Boards and management committees
Roles of the management committee
General responsibilities of the management committee
There are some general responsibilities which apply to all members of the management committee. These include:
- Ensuring that the association complies with its rules and requirement of the Associations Incorporation Act, such as those regarding calling and holding meetings. Note that under the Act, meetings must be held at least once in every four calendar months, but meetings can be conducted by using appropriate communication technology, such as teleconferencing.
- Acting honestly and in the best interest of the association.
- Exercising care, skill and diligence in carrying out their roles.
Under the Act and/or the model rules, the management committee also has responsibility for some specific tasks, such as:
- Ensuring a secretary is appointed.
- Conducting the business of the association.
- Giving consideration at least once a year to whether the association should take out public liability insurance. Note that if the association owns or leases land, or is a trustee of land under the Land Act 1994, the management committee must ensure it has current public liability insurance cover for the land.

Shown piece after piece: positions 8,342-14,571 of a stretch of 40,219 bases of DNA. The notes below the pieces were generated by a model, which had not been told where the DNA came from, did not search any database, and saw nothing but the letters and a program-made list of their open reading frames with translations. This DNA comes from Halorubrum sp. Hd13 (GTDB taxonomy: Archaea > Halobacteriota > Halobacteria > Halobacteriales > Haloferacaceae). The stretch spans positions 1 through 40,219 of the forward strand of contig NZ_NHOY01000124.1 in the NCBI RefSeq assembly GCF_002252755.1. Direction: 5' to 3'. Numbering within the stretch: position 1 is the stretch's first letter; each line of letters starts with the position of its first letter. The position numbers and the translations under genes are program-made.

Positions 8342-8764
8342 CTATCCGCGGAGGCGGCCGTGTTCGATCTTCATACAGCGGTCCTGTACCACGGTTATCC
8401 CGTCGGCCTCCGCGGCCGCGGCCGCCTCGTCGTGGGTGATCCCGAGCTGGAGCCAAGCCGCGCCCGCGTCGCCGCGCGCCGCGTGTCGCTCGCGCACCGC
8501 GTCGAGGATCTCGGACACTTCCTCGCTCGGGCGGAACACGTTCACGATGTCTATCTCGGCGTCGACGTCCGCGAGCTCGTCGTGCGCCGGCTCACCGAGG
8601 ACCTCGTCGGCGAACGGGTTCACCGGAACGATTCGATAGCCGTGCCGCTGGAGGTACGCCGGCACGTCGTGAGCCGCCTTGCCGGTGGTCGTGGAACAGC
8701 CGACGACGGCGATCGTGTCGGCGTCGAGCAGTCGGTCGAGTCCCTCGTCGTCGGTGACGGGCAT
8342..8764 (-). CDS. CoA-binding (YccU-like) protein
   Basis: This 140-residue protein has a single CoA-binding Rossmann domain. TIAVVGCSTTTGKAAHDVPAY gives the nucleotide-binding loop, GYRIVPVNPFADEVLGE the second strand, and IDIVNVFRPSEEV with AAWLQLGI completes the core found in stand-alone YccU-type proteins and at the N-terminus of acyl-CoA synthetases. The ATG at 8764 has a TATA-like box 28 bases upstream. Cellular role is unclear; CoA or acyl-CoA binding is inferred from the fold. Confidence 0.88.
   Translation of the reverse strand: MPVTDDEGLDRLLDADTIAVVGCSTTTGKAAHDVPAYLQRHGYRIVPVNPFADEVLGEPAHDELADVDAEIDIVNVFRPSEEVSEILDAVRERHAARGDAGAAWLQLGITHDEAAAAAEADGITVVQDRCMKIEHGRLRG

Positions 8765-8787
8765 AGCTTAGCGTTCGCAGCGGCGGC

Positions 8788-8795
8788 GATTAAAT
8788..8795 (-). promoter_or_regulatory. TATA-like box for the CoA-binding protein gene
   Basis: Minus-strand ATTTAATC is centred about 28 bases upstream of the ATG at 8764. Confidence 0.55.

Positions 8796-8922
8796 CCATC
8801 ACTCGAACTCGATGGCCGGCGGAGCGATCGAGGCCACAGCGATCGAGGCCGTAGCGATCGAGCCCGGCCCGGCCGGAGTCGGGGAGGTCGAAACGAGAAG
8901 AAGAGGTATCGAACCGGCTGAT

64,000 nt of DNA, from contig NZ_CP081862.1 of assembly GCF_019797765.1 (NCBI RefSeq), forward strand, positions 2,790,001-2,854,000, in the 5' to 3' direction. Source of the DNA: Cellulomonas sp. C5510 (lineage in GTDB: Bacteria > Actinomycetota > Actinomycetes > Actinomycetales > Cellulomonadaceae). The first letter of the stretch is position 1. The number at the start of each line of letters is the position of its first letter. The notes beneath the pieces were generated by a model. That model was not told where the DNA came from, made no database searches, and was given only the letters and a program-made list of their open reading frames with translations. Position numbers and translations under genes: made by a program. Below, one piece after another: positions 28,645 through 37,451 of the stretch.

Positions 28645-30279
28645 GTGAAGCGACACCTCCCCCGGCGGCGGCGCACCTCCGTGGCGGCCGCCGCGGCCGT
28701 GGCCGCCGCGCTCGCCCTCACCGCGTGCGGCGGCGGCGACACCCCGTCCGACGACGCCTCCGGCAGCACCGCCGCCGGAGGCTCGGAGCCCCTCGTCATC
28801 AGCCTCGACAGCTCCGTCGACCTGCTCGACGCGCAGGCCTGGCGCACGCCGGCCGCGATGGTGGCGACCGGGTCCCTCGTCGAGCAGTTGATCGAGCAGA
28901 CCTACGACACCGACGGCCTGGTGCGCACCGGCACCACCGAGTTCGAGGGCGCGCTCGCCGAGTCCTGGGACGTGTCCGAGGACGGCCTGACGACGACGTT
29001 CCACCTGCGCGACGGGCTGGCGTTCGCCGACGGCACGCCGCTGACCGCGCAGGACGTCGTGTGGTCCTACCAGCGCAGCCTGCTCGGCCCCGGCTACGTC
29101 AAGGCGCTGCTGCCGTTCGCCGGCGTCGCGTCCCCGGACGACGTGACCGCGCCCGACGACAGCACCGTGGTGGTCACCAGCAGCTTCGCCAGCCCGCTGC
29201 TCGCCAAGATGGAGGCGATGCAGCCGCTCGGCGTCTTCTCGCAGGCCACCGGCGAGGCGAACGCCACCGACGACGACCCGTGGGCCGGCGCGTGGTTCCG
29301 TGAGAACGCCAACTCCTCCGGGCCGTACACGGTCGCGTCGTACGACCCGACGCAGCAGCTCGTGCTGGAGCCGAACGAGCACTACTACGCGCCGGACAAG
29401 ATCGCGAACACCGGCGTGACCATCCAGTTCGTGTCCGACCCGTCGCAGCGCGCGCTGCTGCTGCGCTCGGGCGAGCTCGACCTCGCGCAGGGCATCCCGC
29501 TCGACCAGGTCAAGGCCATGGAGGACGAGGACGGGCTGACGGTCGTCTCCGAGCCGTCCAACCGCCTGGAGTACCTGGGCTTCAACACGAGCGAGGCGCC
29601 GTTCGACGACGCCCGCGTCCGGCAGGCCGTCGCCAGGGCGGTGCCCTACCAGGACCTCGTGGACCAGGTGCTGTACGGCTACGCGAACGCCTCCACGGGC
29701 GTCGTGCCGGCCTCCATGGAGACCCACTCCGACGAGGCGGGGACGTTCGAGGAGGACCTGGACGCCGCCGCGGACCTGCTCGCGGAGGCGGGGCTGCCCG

- Preparing the audited financial statement, if required for your organisation, and presenting it to the annual meeting, and then having it lodged with the chief executive.
- Interpreting the meaning of its rules.
- Ensuring the association has an address nominated for service of documents and that notice of the nominated address and any change in the nominated address are given to the chief executive of the Office of Fair Trading. Committee members should work to maintain and enhance the organisation’s unity and sense of purpose. Internal disputes which escalate can cripple the organisation and lead to its eventual demise.
Principles for creating a good working environment
Some important principles for creating a good working environment should be noted:
- If you agree to be involved in a particular project or a sub-committee, be involved; don’t leave it to others to carry your workload.
- Listen to what others have to say. Try to understand their point of view, especially if it is different from your own. The general aim of a committee is to arrive at an acceptable and workable mix of the suggestions that have been made.
- Do your best not to invade another committee member’s authority. For example, if someone has responsibility for publicity and you have noticed that some opportunity or avenue of publicity has been missed, don’t launch into an attack. Talk privately, offering help and suggestions.
- Support the legal decisions made in meetings of the organisation. Even those who have been opposing a certain course of action are expected to accept responsibility for the final decision and its implementation. However, if you have some concerns about a decision, you may wish to suggest an evaluation of the chosen course of action after a trial period.